(1866 – 1915)
The school boy who used to learn his lessons at night under the light of a street lamp near his humble home due to his family’s poverty, later on became one of the remarkable leaders of India's freedom movement during the pre-Gandhi days, and the one whom Gandhi himself accepted as his political mentor. He was Gopal Krishna Gokhale of Maharashtra, who became a professor of Mathematics, who founded the Servants of India Society, who ran colleges under the Deccan Educational Society, who became a member of the Bombay Legislative Assembly, who became the president of the Congress Party, and who took part in the administrative reforms deliberations in London representing his party – a leader of great creative energy.
He was born in 1866, in Ratnagiri District of Maharashtra, as the second son of Krishna Rao and Satyabhama. His early life, as mentioned above, was in poverty, though his family was a famous one. His father died when he was just 13, and had to complete his school education off the limited money earned by his elder brother. He continued his education, working as a school teacher and writing political articles in some of the famous Marathi journals, and came to the attention of senior political leaders like Bal Gangadhara Tilak. Soon Gokhale became a professor in the Fergusson College, founded by Tilak, and which became a famous center of higher education later.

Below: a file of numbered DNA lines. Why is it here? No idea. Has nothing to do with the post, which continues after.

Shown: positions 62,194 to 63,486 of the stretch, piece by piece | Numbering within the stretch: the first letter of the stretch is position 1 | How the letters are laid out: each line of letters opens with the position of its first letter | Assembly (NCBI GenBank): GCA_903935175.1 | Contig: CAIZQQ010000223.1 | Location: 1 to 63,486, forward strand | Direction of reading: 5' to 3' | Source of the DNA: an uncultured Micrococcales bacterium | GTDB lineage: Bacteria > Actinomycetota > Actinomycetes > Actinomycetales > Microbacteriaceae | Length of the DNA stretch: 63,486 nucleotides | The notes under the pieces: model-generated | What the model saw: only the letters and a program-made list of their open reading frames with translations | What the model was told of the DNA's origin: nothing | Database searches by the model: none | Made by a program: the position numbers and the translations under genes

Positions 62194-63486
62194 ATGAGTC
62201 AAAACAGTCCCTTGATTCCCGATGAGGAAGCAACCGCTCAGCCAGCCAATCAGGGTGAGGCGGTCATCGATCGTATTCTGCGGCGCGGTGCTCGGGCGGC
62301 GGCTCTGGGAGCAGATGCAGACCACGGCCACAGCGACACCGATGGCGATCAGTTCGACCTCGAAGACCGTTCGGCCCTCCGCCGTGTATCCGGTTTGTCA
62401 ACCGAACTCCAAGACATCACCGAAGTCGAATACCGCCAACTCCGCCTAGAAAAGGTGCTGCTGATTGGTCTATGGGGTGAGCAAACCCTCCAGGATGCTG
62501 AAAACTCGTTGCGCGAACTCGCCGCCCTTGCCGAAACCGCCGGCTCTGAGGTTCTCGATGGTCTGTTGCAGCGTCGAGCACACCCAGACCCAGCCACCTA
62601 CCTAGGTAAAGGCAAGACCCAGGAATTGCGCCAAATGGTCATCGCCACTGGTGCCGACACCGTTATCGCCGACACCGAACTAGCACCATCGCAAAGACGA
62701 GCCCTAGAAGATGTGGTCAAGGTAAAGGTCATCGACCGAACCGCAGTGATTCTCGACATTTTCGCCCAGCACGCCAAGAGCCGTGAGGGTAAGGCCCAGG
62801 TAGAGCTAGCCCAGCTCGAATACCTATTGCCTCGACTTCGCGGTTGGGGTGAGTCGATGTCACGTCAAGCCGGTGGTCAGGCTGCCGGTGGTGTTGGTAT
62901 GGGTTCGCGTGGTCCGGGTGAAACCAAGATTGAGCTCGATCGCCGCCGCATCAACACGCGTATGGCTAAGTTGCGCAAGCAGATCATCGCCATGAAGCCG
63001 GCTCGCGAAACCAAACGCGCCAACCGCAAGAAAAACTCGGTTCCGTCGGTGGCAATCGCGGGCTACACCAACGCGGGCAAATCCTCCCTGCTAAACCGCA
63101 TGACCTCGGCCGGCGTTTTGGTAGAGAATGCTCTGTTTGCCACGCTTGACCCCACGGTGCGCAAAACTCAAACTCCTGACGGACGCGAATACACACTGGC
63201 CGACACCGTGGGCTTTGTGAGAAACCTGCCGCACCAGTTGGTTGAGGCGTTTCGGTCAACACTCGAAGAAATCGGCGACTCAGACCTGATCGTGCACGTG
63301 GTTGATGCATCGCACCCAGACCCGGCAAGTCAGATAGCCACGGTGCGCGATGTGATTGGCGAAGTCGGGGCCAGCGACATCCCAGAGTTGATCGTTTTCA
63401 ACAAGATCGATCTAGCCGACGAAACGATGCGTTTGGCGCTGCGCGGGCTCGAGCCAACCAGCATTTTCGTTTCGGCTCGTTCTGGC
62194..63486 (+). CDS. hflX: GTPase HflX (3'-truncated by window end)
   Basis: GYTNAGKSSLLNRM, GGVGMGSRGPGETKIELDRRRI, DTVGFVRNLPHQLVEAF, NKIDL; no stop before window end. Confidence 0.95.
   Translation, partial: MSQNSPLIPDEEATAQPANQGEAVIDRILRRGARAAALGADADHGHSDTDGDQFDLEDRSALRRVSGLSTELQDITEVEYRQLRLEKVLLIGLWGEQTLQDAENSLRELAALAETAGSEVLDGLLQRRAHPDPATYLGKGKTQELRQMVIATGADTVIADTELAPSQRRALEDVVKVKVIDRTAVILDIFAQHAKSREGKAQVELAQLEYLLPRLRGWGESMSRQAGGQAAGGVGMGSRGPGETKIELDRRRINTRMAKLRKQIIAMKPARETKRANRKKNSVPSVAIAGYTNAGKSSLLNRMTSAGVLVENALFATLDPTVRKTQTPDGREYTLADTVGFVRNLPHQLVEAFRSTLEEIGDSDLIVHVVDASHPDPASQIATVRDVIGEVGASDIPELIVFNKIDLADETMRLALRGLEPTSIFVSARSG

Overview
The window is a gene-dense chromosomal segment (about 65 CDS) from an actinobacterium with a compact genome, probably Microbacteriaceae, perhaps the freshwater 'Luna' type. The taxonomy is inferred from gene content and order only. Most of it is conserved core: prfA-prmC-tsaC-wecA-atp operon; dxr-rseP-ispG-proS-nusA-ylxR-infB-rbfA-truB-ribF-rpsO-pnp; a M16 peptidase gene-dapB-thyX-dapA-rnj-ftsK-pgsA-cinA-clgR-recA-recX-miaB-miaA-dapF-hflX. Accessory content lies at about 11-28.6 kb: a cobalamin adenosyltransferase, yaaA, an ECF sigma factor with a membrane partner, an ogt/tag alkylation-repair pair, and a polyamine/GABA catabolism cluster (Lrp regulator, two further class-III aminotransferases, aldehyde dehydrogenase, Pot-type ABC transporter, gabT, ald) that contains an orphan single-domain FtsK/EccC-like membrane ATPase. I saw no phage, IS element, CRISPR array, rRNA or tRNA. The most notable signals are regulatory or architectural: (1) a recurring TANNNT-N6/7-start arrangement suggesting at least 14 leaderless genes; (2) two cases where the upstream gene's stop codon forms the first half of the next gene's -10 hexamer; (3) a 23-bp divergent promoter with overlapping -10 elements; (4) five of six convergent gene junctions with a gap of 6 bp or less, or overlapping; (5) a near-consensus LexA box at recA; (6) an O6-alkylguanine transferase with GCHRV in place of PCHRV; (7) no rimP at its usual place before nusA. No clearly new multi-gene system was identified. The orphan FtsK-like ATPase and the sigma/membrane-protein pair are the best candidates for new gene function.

Gokhale attended the Congress session for the first time in 1889, and his speech was widely appreciated. Though young, the talented professor-turned-politician was deputed to London to represent his party before a commission for administrative expenses of the Government of India. He rose in political ladders step by step, became a municipal councilor, senator of the university, a member of the state legislative council, established himself as a prominent leader, and became member of the central legislative council too. He visited England several times for promoting the Indian causes there, and once for discussing with the Viceroy important aspects of administrative reforms. In 1905 he was elected as the President of the Congress party. It was in the same year that he founded the Servants of India Society and recruited the youth to work for the progress and development of the country. Gokhale was not an extremist as a politician and this should be how the young Gandhi became attracted to him. In 1912 Gokhale reached South Africa to study the living conditions of the Indians there. When Gandhi launched upon his movement of Satygraha in South Africa for bettering the lot of the Indians there, Gokhale gave him all support, including financial. When Gandhi returned to India and started to work for the cause of the motherland, Gokhale had advised him to tour the country first in order to get a first-hand idea of the predicament of the people before expressing in public about public affairs.
Gokhale died of poor health in 1915, leaving his legacy to Gandhi and others.